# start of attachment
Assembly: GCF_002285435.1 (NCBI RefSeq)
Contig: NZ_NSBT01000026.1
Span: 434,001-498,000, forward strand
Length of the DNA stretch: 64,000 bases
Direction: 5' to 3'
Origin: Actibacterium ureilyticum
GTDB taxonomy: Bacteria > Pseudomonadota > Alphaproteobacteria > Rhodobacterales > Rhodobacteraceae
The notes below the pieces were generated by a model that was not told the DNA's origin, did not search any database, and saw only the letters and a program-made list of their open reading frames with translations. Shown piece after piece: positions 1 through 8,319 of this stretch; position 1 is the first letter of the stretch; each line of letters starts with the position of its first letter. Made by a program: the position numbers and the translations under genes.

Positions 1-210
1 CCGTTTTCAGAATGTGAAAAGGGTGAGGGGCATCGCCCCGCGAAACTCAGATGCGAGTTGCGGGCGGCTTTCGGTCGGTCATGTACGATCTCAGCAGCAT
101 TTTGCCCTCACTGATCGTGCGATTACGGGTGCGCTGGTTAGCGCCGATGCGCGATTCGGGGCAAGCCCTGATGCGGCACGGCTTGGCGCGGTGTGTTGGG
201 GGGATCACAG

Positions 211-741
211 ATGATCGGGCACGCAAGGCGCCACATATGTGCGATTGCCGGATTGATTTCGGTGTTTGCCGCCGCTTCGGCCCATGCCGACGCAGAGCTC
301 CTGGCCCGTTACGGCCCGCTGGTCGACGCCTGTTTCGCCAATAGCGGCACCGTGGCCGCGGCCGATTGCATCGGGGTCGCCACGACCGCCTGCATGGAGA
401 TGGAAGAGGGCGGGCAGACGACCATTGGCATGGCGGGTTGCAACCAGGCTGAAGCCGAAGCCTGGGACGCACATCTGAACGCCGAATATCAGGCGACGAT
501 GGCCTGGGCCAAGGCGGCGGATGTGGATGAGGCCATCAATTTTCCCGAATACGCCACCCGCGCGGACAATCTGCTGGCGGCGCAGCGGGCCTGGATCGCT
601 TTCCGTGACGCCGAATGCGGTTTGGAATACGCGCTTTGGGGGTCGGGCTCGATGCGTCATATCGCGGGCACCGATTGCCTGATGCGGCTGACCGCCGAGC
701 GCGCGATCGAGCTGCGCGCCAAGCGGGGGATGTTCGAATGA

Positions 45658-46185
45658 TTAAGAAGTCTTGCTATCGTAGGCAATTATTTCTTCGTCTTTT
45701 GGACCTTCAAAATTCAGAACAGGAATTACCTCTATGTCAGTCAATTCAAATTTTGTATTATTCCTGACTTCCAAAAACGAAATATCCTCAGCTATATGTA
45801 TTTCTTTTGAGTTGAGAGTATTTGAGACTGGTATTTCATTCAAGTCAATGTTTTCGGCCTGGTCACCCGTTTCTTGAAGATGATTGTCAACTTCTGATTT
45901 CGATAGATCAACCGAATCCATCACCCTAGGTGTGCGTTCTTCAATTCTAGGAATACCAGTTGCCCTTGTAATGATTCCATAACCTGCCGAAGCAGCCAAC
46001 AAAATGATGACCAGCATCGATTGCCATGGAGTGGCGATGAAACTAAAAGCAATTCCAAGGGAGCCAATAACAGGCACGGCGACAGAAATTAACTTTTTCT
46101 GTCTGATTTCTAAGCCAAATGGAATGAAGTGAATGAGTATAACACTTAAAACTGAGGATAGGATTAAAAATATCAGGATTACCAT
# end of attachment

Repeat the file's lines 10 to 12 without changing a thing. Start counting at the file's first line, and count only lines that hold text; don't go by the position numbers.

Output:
1 CCGTTTTCAGAATGTGAAAAGGGTGAGGGGCATCGCCCCGCGAAACTCAGATGCGAGTTGCGGGCGGCTTTCGGTCGGTCATGTACGATCTCAGCAGCAT
101 TTTGCCCTCACTGATCGTGCGATTACGGGTGCGCTGGTTAGCGCCGATGCGCGATTCGGGGCAAGCCCTGATGCGGCACGGCTTGGCGCGGTGTGTTGGG
201 GGGATCACAG